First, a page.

“Hebrew” or “Israelite” were the preferred terms until the Jewish people decided to take the word back as their own.
“I think it’s important to look at what the culture defines as ‘other’ as queer,” Horn said. “And how each of us, whether gay or straight or otherwise, is somehow in our lives seen as ‘other.’
“And it’s a way to examine what we think of as queer to God, and how to bring that forward, into the light, a way to bring ourselves fully before our Creator.”
Horn’s Haggadah sees this mix of spirituality and gay pride as a way of “looking at our Jewish heritage through a queer lens and at our queer heritage through a Jewish lens. It means remembering the queers in the death camps and the Jews at the Stonewall Inn.”
Seder participants talk about the dual discoveries of their Jewishness and sexual identities — describing how each form of identity defines them as “queer” to the rest of society, but makes them unique to themselves.
One by one, each man and woman at the tables talks of his or her lifelong feelings of detachment from the mainstream because of sexual orientation and Jewishness.
The seder openly addresses and debates how gay men and lesbians are seen as outcasts within Judaism, through the line from Leviticus, which calls homosexuality an “abomination.” They discuss the wounds the line opens for them, then they reinterpret it.
“And here is a verse of my Torah. It is a small verse. For when I stood at Sinai I heard God call out, ‘Love your neighbor as yourself. Share your bed, your heart, your life with him, that your days may be long on the face of the earth.’ But no one wrote those words down when I heard them, all those years ago,” the Haggadah says.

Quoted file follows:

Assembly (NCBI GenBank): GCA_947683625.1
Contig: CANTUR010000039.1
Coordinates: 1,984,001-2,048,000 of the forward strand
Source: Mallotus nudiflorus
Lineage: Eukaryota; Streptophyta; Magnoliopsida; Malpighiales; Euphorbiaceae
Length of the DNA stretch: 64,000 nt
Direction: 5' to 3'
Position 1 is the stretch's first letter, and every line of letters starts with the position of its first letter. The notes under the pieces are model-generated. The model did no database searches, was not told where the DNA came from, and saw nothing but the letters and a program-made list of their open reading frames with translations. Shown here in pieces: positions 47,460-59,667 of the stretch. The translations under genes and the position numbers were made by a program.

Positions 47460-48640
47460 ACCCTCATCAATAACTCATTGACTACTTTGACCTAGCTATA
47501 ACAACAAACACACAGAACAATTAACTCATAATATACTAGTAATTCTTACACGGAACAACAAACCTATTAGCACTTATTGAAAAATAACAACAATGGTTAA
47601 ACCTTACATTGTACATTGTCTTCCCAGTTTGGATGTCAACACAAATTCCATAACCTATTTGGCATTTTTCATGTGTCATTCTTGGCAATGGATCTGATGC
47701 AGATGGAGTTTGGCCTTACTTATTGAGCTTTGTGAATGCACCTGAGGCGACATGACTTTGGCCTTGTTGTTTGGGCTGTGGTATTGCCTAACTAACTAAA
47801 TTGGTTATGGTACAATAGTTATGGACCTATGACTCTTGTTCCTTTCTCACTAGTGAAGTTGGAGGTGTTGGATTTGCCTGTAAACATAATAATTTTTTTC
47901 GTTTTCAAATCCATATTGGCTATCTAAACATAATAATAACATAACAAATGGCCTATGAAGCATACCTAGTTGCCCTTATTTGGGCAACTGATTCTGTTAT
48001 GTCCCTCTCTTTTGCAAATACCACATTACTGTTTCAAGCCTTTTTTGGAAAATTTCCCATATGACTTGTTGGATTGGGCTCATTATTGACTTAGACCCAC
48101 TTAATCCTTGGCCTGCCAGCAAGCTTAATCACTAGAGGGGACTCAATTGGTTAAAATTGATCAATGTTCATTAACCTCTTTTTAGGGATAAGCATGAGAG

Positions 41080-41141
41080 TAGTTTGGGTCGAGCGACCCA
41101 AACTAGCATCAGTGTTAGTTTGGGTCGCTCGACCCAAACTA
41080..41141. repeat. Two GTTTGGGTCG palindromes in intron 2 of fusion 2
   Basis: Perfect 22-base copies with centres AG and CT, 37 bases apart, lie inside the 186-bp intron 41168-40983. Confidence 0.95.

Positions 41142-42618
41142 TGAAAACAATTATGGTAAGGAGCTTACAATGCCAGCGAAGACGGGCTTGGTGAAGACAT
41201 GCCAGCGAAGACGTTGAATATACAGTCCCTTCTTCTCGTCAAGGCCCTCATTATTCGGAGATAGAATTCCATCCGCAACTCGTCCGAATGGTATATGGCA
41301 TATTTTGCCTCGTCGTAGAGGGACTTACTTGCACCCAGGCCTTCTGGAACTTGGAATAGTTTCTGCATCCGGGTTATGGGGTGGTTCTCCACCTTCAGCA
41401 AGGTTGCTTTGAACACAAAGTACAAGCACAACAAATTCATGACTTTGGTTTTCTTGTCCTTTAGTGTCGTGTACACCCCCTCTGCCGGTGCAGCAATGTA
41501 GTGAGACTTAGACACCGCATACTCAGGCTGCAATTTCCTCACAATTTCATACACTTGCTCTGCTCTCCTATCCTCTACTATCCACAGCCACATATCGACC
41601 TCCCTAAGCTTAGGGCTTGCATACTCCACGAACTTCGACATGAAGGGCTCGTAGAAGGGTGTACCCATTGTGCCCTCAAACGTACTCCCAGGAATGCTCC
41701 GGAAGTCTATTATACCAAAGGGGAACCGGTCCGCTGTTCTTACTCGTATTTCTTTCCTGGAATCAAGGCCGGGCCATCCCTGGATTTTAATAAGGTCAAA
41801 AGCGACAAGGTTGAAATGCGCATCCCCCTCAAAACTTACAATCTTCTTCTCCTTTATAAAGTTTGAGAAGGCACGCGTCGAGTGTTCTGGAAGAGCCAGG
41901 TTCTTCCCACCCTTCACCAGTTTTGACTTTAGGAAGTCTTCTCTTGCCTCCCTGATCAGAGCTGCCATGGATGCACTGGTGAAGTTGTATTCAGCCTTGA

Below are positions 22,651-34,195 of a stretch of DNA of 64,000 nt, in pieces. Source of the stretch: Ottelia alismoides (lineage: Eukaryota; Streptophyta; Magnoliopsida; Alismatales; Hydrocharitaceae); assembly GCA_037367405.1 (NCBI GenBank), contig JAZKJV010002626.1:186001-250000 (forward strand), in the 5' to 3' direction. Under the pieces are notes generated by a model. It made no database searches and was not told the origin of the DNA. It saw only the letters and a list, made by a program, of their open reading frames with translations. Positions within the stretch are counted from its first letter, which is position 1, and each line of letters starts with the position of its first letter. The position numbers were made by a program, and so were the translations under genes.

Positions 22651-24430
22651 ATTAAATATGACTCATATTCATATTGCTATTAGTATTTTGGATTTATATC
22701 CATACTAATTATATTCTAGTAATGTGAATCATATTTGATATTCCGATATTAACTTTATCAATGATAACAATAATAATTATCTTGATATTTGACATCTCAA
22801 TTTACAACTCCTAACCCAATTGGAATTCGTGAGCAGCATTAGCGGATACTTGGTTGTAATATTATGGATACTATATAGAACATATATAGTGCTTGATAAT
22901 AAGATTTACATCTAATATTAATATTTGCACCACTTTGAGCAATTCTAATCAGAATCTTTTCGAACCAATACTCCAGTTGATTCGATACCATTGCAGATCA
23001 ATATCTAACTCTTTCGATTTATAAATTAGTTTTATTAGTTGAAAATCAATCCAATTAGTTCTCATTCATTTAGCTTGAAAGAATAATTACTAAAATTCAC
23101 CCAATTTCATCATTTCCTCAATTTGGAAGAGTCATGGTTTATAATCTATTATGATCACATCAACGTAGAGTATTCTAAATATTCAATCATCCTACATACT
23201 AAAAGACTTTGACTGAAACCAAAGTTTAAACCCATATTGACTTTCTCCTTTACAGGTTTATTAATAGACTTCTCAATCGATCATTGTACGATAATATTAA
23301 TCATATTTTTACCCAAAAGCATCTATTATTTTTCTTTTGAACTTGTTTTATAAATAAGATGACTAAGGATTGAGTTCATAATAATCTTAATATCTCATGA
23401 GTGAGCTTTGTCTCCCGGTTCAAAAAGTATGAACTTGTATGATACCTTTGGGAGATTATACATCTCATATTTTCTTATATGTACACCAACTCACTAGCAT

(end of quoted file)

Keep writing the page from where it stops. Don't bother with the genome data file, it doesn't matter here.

There are biblical prohibitions against a lot of things that are not always adhered to by everybody in the Jewish community, Horn said.
“Everybody chooses to observe some things and ignore others. It’s a question of respecting everyone’s choice and believing they are acting out of their own integrity.”
Horn believes that the gay community is mirroring the larger society in a return to spirituality, but many still fear showing up at their local synagogue because they are not certain they would be welcome there. Slowly, however, more synagogues are welcoming and recognizing them, and gays are becoming part of the organized Jewish community.
Participation by gays in Jewish religious life, Horn’s Stonewall Haggadah says, makes the Jewish people whole. And it uses strong language to make the point.
“And so to the Jewish mullahs who would murder us, and the ostriches in the Jewish community who would ignore us and hope we go away, we say with all the thunder we can muster: When you condemn Queer Jews, you keep Judaism in exile. You cannot be whole without us. And we will not be silent.”
The seder ends with traditional prayers; then, with some chuckles and a few nods and winks, the participants launch into a simple melody — perhaps the traditional gay equivalent of “Next Year in Jerusalem.”
It is a song made popular by Judy Garland, who was buried the night of the Stonewall Riots: “Somewhere Over the Rainbow.”